The pattern for the quilt is from Amy Butler's In Stitches. The pieces were all sewn onto muslin, which is an unusual way of making a quilt; I think it would be easier to piece in the traditional way. The next one I do will be a BIG log cabin one that I started fifteen years ago - yes really - see earlier comments on being 'organised'.

Saturday 10 May 2008

My quilt

It is finished!

Wednesday 7 May 2008

Child of the 70s

When I was small enough to have my hair washed just once a week (and always on a Sunday night) the only good thing about having to endure my ears being singed by my mother's terrifying and antiquated hairdryer, was being able to read a catalogue while my hair was dried.

The catalogue I loved the most was the Clothkits catalogue. Many of my clothes came from Clothkits and so did those of my friends in the village where I grew up. Clothkits sold fabric to make clothes for children and adult in mad, bright 1970s colours and bold designs. The colours of the girls dresses were so weird that Clothkits also sold matching tights and knitwear because you'd never be able to find that exact shade of turquoise or burnt orange anywhere else. I would gaze at the catalogue for hours loving all the matching colours and funky patterns. I don't remember asking my mother to make me anything specific from the catalogue - I loved it all.

When I came back to sewing after my children were born I remembered Clothkits and tried to find out where I could buy their kits. I was so disappointed to find that they had gone out of business in the late 1980s.

And then...bored at work and randomly clicking through sewing blogs and flickr, I discovered that in February of this year, Clothkits was relaunched! Their new range is breathtakingly beautiful - the colours and simplicity are still true to its 1970s bohemian origins but with elements of modern design that are bang up to date.

At present their range is small - the children's clothes are only for girls up to age 6 and there are just two skirts for adults - but they are planning on bringing out more very soon. O already wears age 7 clothes so I haven't bought her a dress pattern, but I couldn't resist the Cloth Kitty doll pattern. I had at least one (possibly both?) of these original Cloth Kittys when I was small and I remember my friends having them too (and we used to dress our Sasha dolls in Clothkits dolls outfits too - remember Sasha dolls?)

Today the parcel from Clothkits arrived...

..and I was very, very excited because not only is the kit just how I remembered, but it is packaged so wonderfully as well - all wrapped in tissue paper and accompanied by a hand written note thanking me for my purchase. With customer service like that they deserve to be back in business!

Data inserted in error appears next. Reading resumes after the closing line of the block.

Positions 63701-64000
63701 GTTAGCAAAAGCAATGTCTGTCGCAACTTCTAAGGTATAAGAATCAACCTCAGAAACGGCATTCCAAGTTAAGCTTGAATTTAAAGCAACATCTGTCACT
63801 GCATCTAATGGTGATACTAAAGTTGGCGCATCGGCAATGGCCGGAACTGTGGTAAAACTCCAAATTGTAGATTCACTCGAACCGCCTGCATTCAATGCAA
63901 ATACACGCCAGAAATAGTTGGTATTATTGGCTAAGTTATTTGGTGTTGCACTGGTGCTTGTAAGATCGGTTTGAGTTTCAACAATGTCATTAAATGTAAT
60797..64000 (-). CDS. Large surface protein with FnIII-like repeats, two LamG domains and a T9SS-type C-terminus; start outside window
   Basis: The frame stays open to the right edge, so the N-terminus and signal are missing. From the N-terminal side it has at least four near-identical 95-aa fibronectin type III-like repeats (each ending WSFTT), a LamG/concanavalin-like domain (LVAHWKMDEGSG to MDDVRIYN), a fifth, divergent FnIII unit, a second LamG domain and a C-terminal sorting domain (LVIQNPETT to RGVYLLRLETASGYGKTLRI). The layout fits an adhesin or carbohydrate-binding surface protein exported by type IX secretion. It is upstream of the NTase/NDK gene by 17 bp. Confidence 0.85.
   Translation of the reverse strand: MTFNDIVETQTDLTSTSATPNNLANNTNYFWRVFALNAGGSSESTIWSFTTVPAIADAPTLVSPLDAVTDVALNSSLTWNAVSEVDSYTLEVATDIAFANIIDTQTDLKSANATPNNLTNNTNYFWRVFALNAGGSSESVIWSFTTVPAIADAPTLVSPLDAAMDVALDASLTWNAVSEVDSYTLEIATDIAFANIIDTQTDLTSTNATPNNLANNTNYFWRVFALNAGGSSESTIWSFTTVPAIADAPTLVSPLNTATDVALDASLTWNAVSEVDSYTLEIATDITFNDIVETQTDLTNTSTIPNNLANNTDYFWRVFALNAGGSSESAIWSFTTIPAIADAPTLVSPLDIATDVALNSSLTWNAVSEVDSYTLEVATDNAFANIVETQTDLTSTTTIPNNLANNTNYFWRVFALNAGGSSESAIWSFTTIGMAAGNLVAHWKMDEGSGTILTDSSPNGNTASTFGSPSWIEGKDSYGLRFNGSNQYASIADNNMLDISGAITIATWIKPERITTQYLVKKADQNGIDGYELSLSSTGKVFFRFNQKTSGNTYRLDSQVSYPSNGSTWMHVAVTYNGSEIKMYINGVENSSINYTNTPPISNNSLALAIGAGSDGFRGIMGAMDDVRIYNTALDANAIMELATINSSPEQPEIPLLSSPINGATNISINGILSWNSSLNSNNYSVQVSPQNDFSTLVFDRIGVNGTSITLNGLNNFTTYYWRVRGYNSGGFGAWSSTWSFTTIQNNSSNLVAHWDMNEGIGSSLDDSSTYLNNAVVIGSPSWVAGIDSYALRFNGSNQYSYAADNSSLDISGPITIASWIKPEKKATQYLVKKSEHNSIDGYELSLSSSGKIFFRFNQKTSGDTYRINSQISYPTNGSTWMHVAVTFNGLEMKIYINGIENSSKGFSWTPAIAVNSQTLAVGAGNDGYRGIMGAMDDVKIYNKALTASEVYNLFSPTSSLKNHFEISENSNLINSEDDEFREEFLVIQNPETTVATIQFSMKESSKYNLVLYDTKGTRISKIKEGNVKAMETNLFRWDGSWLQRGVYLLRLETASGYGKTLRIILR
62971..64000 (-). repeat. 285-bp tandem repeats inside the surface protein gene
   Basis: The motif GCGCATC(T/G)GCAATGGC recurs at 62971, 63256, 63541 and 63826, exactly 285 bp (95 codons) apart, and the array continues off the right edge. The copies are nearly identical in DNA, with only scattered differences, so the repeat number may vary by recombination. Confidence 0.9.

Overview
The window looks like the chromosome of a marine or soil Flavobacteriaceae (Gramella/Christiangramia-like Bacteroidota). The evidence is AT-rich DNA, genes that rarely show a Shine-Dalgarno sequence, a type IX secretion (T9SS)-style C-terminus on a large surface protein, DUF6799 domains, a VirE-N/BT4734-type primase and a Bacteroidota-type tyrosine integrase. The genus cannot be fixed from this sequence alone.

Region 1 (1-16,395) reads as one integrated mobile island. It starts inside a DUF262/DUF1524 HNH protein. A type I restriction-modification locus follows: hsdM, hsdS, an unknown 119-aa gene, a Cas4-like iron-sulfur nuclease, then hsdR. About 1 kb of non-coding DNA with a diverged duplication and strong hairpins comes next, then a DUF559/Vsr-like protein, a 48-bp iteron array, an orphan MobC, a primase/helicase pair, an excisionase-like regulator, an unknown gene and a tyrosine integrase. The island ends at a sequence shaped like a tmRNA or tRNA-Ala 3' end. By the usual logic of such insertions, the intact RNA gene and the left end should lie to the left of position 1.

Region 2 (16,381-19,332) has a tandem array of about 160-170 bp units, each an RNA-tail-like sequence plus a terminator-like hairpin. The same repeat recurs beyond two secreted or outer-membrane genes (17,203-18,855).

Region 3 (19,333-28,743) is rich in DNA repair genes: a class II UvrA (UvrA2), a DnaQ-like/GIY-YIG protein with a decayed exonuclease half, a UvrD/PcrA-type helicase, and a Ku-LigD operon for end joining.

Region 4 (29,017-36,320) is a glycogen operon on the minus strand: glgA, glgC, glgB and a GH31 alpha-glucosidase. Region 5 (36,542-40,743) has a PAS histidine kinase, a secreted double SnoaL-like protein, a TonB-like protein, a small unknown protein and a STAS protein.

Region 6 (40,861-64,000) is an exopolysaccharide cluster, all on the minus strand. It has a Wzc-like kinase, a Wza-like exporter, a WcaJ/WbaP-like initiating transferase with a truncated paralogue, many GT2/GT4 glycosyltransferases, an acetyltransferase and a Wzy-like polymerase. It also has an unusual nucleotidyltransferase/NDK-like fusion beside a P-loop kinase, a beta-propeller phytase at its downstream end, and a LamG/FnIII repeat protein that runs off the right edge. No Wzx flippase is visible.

The other post I got today was pretty amazing too. This note from Anna in the Cath Kidston stationery I was drooling about in my last post. Incredibly, it's even nicer in real life than I had imagined - there is a sticker to fasten the envelope!

And O had a parcel from my mother with this beautiful cardie inside - knitted in the softest angora yarn and trimmed with ribbon. I didn't even know you could knit in ribbon

Friday 2 May 2008


I'm usually very late in getting round to listening to podcasts, because I have so many of them on my iPod. I think I am collecting them. My current subscriptions are:
You see? Its no wonder there's usually a backlog of about 40 or more waiting to be listened to.

So this week I finally got round to listening to Craft Sanity episode #69 from February of this year. Jennifer interviews Samara O'Shea, author of For The Love of Letters, and they talk all about their mutual love of letter writing and letter receiving, and how in this era of emails and instant messaging, the letter has not gone away.

This really struck a chord with me. I love letters, parcels, postcards and notes - both sending and receiving. I think for me it originated with a childhood obsession with stationery, that has not gone away as I've grown older. Really, I could just buy notebooks, paper, pens, envelopes, postcards and stickers until I was down to my last penny. I find it impossible to go into a museum or art gallery and not come out with a few postcards, slipped into a small paper bag (and I love those small, perfectly sized, paper postcard bags too!).
Here is a photo of my stationery box, that sits on my desk at home.

And here is a photo of the whole desk, which also shows Samara O'Shea's book ( I ordered a copy after listening to the podcast, and I'm very pleased I did - great book), a parcel waiting to go in the post, an email that I need to reply to, plus a beautiful correspondence folder that my parents bought me for my birthday many years ago. It is made from red leather and I love it quite a ridiculous amount.


In it I keep a few letters that are too precious ever to throw away. They include this one sent from Iraq by my brother-in-law while he was on duty there last year.


Has there been anything in your postbox this week that has made you smile or think fondly of someone far away? I hope so! If not, here is some stationery love to inspire you.